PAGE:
Although our press junket's motorcade was delayed by that of the First Lady of Colombia, the ninth edition of artBO (Bogotá International Art Fair, through Oct. 28) was much less star-spangled than any of the Basels or Friezes. There was no Jay-Z, and while there was a Condo for his condo (at Bogotá's Galería La Cometa), there was no Picasso for his casa (two artists whose work the rapper expresses a wish for in his single "Picasso Baby"). Instead, there were emerging artists. The convention center, with its stately honeycombed brick walls, was filled with displays by 65 galleries from 23 countries (16 from Colombia), nearly all focused on fresh names from Latin America.
Miami-based dealer Alejandra Von Hartz summed up Colombia's, and the fair's, allure. The country "had a very difficult recent history, which is in some aspects still present," she told A.i.A at the fair. "Artistic production was invigorated precisely because of this."
As for sales, it was too early to tell much on Thursday afternoon, but some booths told A.i.A. they were off to a good start, dispelling the idea that Latin American collectors don't rush to buy at the beginning of the fair. Von Hartz told A.i.A. that "if they see something that is going to go quickly, well . . . " She looked over to a neon piece by Soledad Arias, Perfect Lovers (2004), hanging in her booth. The piece, one of an edition of three, sold to a private collector for $8,500, two hours before the show opened. Her booth also included works by Gean Moreno & Ernesto Oroza, and Jaime Gili.
New York's Sikkema Jenkins & Co. pared down their roster to present a Latin American-focused booth. William Cordova and Vik Muniz were key choices, especially since Muniz also has an exhibition up at the nearby Museum of Art of the Banco de la Republica. Sikkema Jenkins, which is at artBO for the first time, was drawn by existing clients in the region. According to Michael Jenkins, the Colombian collector base "is not huge, but they've been really good patrons."
Besides the First Lady, the VIP opening saw collector and arts patron Ella Fontanals-Cisneros; curator Moacir dos Anjos, organizer of the 29th São Paulo Biennial, 2010; Julieta Gonzalez, associate curator of Latin American art at London's Tate Modern; and Tanya Barson, curator of international art at the Tate, London. There was also Jesús Fuenmayor, the director of the Cisneros Fontanals Art Foundation; and Houston-based collectors Louis and Gail Adler.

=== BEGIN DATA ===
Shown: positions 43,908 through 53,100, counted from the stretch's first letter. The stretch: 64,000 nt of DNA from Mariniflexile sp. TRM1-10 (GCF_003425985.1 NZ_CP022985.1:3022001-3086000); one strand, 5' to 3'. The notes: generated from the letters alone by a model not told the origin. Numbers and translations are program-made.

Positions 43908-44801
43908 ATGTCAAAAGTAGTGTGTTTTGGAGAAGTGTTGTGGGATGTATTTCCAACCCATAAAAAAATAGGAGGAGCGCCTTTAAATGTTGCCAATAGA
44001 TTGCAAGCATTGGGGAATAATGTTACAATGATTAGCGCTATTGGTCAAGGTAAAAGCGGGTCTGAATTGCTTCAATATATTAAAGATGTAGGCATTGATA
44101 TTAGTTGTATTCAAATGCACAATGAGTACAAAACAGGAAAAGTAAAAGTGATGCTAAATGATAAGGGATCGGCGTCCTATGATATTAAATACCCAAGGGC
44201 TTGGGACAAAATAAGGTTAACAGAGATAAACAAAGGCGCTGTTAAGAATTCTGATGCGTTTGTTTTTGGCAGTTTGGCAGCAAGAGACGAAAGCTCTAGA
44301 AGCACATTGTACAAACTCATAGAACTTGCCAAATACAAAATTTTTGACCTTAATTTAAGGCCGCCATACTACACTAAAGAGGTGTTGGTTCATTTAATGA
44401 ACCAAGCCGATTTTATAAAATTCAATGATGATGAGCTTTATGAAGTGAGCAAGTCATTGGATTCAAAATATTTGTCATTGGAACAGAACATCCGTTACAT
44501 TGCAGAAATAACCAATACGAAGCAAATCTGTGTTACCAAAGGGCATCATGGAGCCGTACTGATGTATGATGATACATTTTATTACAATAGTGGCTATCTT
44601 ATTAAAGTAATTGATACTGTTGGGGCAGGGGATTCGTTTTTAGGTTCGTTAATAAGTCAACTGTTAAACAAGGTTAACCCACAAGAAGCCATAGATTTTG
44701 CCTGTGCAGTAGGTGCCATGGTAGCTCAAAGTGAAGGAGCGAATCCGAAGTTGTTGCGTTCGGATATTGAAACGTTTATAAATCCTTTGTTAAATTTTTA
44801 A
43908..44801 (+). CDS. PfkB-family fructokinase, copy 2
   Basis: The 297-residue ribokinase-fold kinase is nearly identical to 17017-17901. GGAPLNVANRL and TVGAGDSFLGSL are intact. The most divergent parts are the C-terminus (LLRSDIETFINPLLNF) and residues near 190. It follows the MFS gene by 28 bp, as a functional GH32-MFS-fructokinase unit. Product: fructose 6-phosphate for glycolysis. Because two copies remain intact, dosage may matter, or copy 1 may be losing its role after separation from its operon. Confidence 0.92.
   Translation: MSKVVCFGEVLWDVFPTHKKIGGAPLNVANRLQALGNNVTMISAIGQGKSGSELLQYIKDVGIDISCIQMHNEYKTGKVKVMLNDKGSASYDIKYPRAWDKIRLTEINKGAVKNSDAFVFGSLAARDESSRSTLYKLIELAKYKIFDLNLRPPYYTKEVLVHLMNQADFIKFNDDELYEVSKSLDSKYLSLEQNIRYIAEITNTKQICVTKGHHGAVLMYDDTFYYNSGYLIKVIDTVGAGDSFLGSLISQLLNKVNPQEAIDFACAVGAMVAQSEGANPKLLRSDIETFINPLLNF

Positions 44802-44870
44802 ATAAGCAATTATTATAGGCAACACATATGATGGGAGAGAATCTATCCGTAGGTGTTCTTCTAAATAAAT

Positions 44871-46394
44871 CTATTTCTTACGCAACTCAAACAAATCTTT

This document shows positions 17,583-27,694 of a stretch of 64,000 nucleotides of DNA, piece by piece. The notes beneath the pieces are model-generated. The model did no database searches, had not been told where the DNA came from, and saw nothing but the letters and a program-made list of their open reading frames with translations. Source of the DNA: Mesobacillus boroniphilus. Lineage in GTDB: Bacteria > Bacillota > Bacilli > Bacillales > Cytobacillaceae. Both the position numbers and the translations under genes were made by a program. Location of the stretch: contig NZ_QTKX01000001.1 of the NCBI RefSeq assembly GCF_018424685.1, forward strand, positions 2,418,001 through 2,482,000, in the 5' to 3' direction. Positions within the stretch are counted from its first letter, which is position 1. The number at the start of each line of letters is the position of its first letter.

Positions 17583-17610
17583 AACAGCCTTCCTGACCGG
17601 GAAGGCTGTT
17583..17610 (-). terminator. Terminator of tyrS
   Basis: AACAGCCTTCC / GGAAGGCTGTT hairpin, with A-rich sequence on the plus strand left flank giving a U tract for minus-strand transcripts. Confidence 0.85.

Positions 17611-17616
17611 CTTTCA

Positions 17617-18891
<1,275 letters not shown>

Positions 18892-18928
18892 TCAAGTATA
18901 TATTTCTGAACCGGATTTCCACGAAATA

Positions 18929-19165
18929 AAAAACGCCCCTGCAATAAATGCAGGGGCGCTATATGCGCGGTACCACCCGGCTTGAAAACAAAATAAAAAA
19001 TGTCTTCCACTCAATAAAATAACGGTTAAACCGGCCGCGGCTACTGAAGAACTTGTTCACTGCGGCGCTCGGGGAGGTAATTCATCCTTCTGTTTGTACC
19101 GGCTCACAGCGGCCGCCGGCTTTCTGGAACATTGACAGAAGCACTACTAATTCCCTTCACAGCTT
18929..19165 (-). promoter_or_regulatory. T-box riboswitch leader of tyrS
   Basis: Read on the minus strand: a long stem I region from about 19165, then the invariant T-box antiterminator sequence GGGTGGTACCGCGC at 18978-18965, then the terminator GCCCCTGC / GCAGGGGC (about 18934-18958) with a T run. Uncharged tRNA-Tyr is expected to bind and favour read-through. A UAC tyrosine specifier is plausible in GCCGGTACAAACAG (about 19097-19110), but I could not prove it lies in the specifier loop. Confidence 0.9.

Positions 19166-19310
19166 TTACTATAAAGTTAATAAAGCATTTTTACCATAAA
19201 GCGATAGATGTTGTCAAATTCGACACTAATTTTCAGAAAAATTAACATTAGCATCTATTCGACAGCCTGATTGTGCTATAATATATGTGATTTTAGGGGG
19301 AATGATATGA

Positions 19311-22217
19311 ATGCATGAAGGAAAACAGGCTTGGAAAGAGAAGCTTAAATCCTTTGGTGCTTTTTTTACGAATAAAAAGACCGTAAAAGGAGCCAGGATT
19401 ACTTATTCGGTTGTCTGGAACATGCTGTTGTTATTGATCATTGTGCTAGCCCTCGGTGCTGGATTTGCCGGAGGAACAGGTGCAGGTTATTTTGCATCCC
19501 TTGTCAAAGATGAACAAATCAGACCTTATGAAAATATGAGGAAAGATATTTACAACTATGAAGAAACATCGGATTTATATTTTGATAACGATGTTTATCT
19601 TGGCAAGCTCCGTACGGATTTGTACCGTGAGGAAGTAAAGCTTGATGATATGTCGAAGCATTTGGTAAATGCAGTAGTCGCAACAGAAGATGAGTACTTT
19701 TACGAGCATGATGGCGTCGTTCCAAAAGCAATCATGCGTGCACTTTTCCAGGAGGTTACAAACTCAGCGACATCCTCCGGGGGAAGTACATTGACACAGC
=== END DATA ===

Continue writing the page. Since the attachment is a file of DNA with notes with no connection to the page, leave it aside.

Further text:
As is the norm at art fairs, the organizers sought to balance out mercantilism with education. The pedagogically driven Articularte Pavilion was led by artists Nicolás París and the duo of Maria Camila Sanjinés and Manel Quintana. There is also a lecture series put together by curator María Inés Rodríguez of the Museo Universitario Arte Contemporáneo, Mexico City. Topics included "Museums in the post-modern Labyrinth/Museum Ad Nauseum," and "The Expanded Field of the Collection," in which collectors from Mexico, Colombia and Spain discussed the changing role of the private collector.
There are also 14 individual projects that make up the "Laboratorium" project. As the name suggests, all the booths deal with scientific exploration. A standout here is Lima's Revolver Gallery, which is showcasing cartographic works by Elena Damiani. Her collages of found photographs and maps are inspired by the Jorge Luis Borges fable of the map and the territory.
The Artecámara pavilion features 23 young Colombian artists with no commercial representation. This, according to artBO director María Paz Gaviria Múñoz, is an example of how artBO is trying to rethink the art fair model. "The fair is organized by the chamber of commerce," she told A.i.A. at an intimate VIP after-party at a bar called Lipstick, "but it tries to propose a platform for the entire city, not just the commercial sectors." She pointed out that the fair has catalyzed growth in the local art scene, with two other fairs springing up in artBO's wake. Odeón, a contemporary art fair, is now in its third edition.
Many paintings on display, like those by Manolo Vellojín at Bogotá's Alonso Garces Gallery and Pablo Griss at Klaus Steinmetz Contemporary Art, from San José, Costa Rica, showed a Latin variation of reductive abstraction. Notably absent were the large sculptures or paintings that are standard at other fairs. Instead, most booths played it safe with works on paper or photographs. The art "adjusts very well to the Colombian market, which is very contemporary, and not set at a high price point," Gaviria Múñoz told A.i.A. at Lipstick. "New collecting, which is most collecting in Colombia, is focused on the emerging artist."